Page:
Launching an app is an exciting business endeavour but is also rife with tough decisions; many of which can quickly derail progress and send you into a financial tail spin.

One such decision is the technology or platform on which to build. While there are only really two players for mobile operating systems, iOS and Android, there are an array of choices on how to build upon them. This is a common question from our clients and one we encourage them not to take lightly.

In this article I’ll outline 4 major options with pros and cons of each. By the end, you’ll be ready to make an educated decision about which platform to build your app on.

The 4 mobile platforms

While there are technically more than 4 options out there, these are the leaders from which we choose time and time again. Each offers its own unique benefits (and pitfalls).

Platform specific (aka: Native)

Developing for each OS (operating system) in its native language is of course the most supported and most performant. It’s also the most expensive. This is because you’ll be writing the app in a separate language for each. The two players are iOS (written in Swift or Objective-C) and Android (written in Java or Kotlin). While there are developers that can code in both, you’re much more likely to end up hiring one for each, doubling your overhead. Native apps are the best choice when they have high performance or memory requirements, OS specific libraries not supported elsewhere or games.

Key takeaways:

👍 Most performant

👍 Best support for leveraging hardware functionality

👎 Most expensive

React Native

React Native (often abbreviated as RN) is a popular choice and is sort of a blend between Native and “Web”. The majority of the code written is shared across both iOS and Android with a few select cases when handling functionality specific to each operating system. This results in a significant reduction in cost and timeline. Because React Native is written in Javascript, it can quickly become unwieldy and hard to debug if not managed by experienced developers. Shooting yourself in the foot is amazingly easy. Still, with the right team, RN is a fantastic choice and one we use often.

Key takeaways:

👍 Majority of code is re-used across both OS’s

👍 Significant cost and time savings

👎 Hard to debug, easy to shoot yourself in the foot

PWA

Progressive Web Apps (PWA’s) are exactly what they sound like; apps that work via the web. Instead of installing the app on your phone from the App Store, you can access them via the browser on your phone. This has some significant advantages. The biggest is the ability to use stable and well known web languages with 100% code sharing. There are a few drawbacks however. Most notably you won’t be able to install the app from the app store and offline capabilities are very limited with iOS (Android has full support). We often use PWA’s when timelines and budgets are a concern or when a client is still validating the concept with a basic offering (also known as a MVP).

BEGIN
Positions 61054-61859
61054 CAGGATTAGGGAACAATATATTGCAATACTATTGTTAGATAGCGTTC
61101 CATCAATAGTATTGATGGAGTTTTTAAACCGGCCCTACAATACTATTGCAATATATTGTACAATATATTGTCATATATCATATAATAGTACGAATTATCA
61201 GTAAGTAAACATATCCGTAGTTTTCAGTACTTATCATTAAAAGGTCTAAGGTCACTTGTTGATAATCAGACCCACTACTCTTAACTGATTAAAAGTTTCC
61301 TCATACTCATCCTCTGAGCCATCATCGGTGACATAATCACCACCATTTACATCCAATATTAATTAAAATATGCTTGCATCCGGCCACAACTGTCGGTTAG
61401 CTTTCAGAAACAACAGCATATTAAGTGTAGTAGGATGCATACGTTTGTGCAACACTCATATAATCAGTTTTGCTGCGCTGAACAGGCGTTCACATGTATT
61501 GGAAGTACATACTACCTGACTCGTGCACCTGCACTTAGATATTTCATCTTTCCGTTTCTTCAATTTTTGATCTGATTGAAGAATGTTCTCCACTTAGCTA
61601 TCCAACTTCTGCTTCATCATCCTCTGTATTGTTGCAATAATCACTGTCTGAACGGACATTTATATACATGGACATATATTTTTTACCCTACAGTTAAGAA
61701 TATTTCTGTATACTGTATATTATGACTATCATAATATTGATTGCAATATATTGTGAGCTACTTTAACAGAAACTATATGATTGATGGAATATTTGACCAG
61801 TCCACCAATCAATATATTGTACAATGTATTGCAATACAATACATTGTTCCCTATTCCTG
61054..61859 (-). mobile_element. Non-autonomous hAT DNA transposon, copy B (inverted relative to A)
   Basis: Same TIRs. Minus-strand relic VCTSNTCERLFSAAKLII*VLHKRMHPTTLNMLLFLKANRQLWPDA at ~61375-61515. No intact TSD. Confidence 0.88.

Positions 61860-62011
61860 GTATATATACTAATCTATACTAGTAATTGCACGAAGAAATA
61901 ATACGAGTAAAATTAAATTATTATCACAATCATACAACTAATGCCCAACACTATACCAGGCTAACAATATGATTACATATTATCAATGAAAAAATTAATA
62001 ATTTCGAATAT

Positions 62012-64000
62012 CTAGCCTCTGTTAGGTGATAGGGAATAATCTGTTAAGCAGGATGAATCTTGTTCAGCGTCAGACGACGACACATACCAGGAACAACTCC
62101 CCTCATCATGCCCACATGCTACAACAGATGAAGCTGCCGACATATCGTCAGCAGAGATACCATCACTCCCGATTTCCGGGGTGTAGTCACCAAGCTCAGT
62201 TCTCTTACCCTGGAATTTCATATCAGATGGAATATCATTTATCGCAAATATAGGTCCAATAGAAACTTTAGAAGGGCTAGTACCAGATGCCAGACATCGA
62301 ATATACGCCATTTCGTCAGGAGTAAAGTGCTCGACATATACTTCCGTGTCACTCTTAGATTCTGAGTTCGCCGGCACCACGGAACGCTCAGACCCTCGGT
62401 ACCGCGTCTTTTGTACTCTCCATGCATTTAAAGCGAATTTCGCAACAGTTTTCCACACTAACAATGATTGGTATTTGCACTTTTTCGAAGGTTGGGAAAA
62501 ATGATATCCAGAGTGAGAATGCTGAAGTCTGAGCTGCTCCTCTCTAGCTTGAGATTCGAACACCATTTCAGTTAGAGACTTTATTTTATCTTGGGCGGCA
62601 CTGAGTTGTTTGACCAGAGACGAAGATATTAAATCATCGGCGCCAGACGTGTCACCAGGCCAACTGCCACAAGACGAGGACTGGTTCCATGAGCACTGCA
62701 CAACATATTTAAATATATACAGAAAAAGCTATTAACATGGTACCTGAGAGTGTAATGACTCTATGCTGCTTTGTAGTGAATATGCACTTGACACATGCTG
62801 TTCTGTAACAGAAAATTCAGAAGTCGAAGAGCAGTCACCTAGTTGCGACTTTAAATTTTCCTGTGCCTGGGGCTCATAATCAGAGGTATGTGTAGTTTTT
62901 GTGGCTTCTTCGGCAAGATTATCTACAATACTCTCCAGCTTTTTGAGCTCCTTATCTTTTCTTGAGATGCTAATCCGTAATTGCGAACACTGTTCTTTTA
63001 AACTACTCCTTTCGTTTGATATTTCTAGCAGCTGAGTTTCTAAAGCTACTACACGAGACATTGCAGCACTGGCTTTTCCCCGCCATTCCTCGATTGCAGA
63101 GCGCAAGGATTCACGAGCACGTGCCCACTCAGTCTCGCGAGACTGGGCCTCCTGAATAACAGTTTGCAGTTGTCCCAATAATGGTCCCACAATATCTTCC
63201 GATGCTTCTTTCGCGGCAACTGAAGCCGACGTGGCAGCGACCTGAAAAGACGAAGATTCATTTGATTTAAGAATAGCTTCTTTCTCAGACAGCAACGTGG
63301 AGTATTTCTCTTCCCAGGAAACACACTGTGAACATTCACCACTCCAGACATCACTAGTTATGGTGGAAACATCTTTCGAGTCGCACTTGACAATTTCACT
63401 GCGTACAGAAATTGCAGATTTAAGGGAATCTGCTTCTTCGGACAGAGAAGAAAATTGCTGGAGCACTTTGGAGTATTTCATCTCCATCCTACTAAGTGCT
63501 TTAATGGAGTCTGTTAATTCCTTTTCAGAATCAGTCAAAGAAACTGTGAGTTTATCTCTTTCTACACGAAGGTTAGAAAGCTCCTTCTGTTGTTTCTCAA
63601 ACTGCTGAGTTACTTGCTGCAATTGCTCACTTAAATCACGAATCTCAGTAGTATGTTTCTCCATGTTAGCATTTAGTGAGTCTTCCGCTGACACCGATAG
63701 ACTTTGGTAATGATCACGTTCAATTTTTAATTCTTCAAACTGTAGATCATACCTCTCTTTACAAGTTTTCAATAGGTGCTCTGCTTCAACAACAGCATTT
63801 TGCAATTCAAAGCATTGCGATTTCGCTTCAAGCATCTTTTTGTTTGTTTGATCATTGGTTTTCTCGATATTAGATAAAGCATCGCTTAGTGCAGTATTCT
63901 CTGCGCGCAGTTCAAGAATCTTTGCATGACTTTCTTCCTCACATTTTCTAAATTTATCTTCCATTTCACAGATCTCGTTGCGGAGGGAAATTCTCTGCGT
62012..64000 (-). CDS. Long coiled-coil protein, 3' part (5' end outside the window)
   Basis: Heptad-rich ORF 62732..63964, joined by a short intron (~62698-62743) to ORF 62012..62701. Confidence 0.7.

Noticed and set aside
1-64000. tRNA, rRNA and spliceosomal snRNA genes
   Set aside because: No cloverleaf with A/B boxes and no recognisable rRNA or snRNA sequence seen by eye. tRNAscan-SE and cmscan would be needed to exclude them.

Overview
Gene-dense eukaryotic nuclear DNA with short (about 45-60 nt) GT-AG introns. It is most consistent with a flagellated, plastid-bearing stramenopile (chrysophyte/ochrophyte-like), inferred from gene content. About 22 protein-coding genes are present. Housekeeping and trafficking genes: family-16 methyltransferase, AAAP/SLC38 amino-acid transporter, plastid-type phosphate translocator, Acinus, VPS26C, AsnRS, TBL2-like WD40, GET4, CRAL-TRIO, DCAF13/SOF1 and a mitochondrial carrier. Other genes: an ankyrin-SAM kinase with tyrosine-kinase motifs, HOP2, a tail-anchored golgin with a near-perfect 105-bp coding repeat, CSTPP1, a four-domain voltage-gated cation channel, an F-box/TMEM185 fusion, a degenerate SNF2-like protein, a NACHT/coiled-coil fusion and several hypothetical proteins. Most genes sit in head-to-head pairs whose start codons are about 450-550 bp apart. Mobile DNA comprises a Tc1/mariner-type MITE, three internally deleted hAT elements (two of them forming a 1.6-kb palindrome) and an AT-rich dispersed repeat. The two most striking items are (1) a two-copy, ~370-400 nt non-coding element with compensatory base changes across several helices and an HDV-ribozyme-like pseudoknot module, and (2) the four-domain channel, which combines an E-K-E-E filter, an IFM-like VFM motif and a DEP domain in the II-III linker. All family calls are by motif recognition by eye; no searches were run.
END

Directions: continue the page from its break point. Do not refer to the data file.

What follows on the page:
It should be noted there are ways of wrapping a PWA in a Native “shell” in order to install on the App Store or use hardware functionality. In these cases, we believe using React Native is a better choice than wrapping the PWA.

Key takeaways:

👍 Works on all devices with a single code base

👍 By far the cheapest

👎 No App Store, limited functionality and offline capabilities

NoCode

The #NoCode movement is relatively new to the industry and is a way of using other existing tools to “mashup” an app by piecing them together in interesting ways. As the name implies, there is no (or very little) coding involved. Each of the tools you use will have their own monthly licensing fee, which can add up quickly. We like to use NoCode for proof of concepts or when building tools for a client that will be used internally. A good example might be a an inventory tracking system for a shipping and receiving company. More often than not however, these are quickly outgrown and a custom app is developed.

Key takeaways:

👍 Fastest way to market

👍 New options popping up daily

👎 Monthly licensing can get expensive quickly, outgrown quickly

Where to go from here

When choosing a platform its important to ask a few questions:

  1. What is your budget?
  2. What is your timeline?
  3. Does the app need to work on iOS, Android or both?
  4. Does the app need offline capabilities?
  5. Will the app require hardware functionality such as GPS or Bluetooth?

If you have a tight timeline and budget, going with a hybrid approach using React Native or PWA is probably your best bet. If you have a bit of budget, hardware requirements and need it to run on both OS’s, React Native is a good choice. If you have specific hardware requirements not supported by other tools or high performance requirements then Native is basically your only option.

Hopefully after all that you have a better understanding of how to choose the best platform for your app. Its important to remember that, regardless of what you choose, you can always change it later. Yes sometimes that can be more expensive, but not launching at all or choosing the wrong platform to start will stop you before you even get started.

- Gavin Vickery, Founder at Input Logic

Looking for help designing and building your product? Get in touch, below!

Interested in working together?

Let's Chat